Rats are very clean animals. They are constantly grooming themselves (like cats), so no additional grooming is required on the owner’s part. If you house more than one rat together they will groom each other.
Fresh water should be provided daily in a gravity driven hanging bottle. These types of bottles can be purchased at just about any pet supply store. Rats are scavengers and will eat just about anything. Low sugar cereals, breads, fruits, vegetables, meats, chicken bones, dog food, cat food, and table scraps can be fed to rats. You can also buy rat food and treats from your local pet store. Rats especially seem to enjoy bananas, grapes, peas, broccoli, sweet corn, pasta, yogurt, eggs, meat, chicken bones and fish. Be sure you feed them a well-balanced diet. Too much protein can cause protein scabs. Younger rats need more protein than older rats.
It is important that rats get the proper amount of exercise. Rats can be allowed to roam indoors around a room that has been rat proofed. Rats like to chew and will chew things such as wires, furniture, books and anything else that looks chewable! If you allow your rat to roam free in your home you need to keep an eye on the rat to keep it from chewing something you do not wish it to chew. Rats should not be allowed to roam outdoors. Some un-neutered males may decide to mark their territory. If your rat does this you should cover your furniture or carpet area where the rat is with a blanket while the rat is roaming free.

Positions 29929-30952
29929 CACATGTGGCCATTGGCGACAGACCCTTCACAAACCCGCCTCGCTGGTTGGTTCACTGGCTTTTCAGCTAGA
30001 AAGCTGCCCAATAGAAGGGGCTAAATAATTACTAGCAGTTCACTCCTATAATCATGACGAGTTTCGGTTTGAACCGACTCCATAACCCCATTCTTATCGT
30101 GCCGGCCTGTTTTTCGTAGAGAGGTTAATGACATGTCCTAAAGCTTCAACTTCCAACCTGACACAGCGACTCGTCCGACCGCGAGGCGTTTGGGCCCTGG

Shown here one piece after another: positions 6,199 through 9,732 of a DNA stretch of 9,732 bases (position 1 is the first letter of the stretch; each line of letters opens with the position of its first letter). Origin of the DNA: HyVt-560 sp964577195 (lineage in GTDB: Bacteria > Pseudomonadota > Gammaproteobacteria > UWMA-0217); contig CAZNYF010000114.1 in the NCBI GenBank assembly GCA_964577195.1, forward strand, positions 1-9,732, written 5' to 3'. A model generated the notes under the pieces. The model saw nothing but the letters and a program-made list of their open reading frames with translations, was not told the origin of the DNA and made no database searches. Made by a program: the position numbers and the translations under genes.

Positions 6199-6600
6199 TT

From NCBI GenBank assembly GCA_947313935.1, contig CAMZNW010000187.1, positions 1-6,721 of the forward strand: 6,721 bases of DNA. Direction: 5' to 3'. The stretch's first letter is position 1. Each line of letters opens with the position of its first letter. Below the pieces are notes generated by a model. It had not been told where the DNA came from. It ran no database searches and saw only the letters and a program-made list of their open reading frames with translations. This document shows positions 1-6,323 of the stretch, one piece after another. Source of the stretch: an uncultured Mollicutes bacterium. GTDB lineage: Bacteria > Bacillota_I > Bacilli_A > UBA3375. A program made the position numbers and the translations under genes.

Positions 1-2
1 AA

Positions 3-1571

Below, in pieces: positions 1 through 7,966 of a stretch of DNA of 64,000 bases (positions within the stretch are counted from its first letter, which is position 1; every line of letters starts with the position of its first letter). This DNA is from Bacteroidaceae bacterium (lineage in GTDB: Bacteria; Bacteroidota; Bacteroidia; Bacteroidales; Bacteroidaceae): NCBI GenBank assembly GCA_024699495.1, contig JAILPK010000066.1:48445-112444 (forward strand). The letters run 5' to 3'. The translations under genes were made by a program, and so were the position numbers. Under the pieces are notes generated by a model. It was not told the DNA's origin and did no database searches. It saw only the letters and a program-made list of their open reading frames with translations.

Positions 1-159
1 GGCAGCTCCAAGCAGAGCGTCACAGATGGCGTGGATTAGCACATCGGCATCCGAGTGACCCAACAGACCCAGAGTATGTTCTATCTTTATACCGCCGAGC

About 2-4 years
Prone to bacterial skin infections, bacterial lung infections, brain tumors, bloody noses, ear infections, bronchitis and pneumonia.